Empyema in children causes significant morbidity and mortality. However, identification of organisms is a major concern. To detect bacterial pathogens in pus specimens of children with empyema by 16S rDNA nested polymerase chain reaction (PCR) and correlate it with culture and sensitivity. Sixty-six children admitted to the paediatric ward with a diagnosis of empyema were enrolled prospectively. Aspirated pus was subjected to cytochemical examination, culture and sensitivity, and nested PCR targeting 16S rDNA using a universal eubacterial primer. Mean (SD) age was 5·8 (1·8) years (range 1-13). Analysis of aspirated pus demonstrated total leucocyte count >1000×10(6)/L, elevated protein (≧20 g/L) and decreased glucose (≤2·2 mmol/L) in 80·3%, 98·5% and 100%, respectively. Gram-positive cocci were detected in 29 (43·9%) and Gram-negative bacilli in two patients. Nested PCR for the presence of bacterial pathogens was positive in 50·0%, compared with 36·3% for culture. 16S rDNA PCR improves rates of detection of bacteria in pleural fluid, and can detect bacterial species in a single assay as well as identifying unusual and unexpected causal agents.

  17. Conventional Morphology Versus PCR Sequencing, rep-PCR, and MALDI-TOF-MS for Identification of Clinical Aspergillus Isolates Collected Over a 2-Year Period in a University Hospital at Kayseri, Turkey.

    Science.gov (United States)

    Atalay, Altay; Koc, Ayse Nedret; Suel, Ahmet; Sav, Hafize; Demir, Gonca; Elmali, Ferhan; Cakir, Nuri; Seyedmousavi, Seyedmojtaba

    2016-09-01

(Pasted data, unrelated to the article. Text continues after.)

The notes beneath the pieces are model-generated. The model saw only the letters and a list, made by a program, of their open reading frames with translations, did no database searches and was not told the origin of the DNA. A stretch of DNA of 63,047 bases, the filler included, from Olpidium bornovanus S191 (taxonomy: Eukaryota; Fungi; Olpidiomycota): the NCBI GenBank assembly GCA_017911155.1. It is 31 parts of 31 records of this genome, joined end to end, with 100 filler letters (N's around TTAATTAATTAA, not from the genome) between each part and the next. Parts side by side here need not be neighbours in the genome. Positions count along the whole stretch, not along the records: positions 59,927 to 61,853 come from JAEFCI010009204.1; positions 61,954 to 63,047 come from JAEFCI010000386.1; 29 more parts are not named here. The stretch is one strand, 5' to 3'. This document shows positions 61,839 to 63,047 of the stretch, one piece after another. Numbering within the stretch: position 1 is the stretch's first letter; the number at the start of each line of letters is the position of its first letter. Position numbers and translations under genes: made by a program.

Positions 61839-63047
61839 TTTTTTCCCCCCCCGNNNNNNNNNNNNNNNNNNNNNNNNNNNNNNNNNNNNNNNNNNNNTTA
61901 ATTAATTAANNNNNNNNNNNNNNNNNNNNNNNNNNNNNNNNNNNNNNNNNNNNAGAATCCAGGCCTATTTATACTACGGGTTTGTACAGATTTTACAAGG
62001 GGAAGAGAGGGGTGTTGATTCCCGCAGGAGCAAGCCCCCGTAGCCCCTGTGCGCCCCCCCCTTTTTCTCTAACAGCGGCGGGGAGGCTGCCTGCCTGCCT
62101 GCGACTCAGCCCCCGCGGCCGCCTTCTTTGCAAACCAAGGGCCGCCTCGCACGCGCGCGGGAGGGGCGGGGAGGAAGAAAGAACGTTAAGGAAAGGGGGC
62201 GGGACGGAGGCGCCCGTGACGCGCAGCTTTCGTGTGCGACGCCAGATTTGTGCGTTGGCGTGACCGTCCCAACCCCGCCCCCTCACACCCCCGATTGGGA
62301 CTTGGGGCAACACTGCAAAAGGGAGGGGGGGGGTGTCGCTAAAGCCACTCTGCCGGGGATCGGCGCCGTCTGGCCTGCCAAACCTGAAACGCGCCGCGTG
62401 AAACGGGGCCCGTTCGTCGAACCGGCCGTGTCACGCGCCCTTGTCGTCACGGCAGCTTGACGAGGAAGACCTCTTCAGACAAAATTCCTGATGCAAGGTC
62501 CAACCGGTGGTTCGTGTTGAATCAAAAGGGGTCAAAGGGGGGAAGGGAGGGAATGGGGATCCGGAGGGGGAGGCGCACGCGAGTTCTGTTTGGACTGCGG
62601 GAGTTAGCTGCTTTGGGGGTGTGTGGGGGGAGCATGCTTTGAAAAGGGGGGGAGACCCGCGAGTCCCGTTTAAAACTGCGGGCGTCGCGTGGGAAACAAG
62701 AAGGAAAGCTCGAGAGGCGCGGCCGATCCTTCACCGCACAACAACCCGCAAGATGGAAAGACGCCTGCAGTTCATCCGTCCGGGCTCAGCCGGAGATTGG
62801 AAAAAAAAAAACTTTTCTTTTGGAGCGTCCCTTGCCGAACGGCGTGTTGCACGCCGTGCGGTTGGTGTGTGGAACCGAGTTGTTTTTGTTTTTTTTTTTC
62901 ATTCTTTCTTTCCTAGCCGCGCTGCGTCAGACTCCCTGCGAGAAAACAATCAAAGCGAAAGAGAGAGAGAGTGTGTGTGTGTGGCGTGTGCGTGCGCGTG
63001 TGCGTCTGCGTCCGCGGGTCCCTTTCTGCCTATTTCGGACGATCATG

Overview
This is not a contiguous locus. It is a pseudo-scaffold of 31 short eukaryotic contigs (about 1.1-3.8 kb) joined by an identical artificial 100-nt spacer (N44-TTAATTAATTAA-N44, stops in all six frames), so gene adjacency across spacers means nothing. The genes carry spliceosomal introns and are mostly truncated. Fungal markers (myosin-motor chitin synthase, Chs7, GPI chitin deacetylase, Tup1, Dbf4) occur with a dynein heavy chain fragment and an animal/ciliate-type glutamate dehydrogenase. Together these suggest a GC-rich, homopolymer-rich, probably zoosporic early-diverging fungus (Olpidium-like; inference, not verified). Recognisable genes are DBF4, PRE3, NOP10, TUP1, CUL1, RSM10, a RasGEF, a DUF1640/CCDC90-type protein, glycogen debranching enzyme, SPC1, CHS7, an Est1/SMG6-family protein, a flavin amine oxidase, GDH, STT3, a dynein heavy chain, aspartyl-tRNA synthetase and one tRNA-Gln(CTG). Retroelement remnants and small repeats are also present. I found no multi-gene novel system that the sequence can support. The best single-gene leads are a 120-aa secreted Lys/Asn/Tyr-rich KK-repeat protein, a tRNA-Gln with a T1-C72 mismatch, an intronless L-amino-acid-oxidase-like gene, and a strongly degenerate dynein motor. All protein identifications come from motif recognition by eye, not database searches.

Aspergillus species cause a wide range of diseases in humans, including allergies, localized infections, or fatal disseminated diseases. Rapid detection and identification of Aspergillus spp. facilitate effective patient management. In the current study we compared conventional morphological methods with PCR sequencing, rep-PCR, and matrix-assisted laser desorption/ionization time-of-flight mass spectrometry (MALDI-TOF-MS) for the identification of Aspergillus strains. A total of 24 consecutive clinical isolates of Aspergillus were collected during 2012-2014. Conventional morphology and rep-PCR were performed in our Mycology Laboratory. The identification, evaluation, and reporting of strains using MALDI-TOF-MS were performed by BioMérieux Diagnostic, Inc. in Istanbul. DNA sequence analysis of the clinical isolates was performed by the BMLabosis laboratory in Ankara. Samples consisted of 18 (75%) lower respiratory tract specimens, 3 otomycosis (12.5%) ear tissues, 1 sample from keratitis, and 1 sample from a cutaneous wound. According to DNA sequence analysis, 12 (50%) specimens were identified as A. fumigatus, 8 (33.3%) as A. flavus, 3 (12.5%) as A. niger, and 1 (4.2%) as A. terreus. Statistically, there was good agreement between the conventional morphology and rep-PCR and MALDI-TOF methods; kappa values were κ = 0.869, 0.871, and 0.916, respectively (P < 0.001). The good level of agreement between the methods included in the present study and sequence method could be due to the identification of Aspergillus strains that were commonly encountered. Therefore, it was concluded that studies conducted with a higher number of isolates, which include other Aspergillus strains, are required. © 2016 Wiley Periodicals, Inc.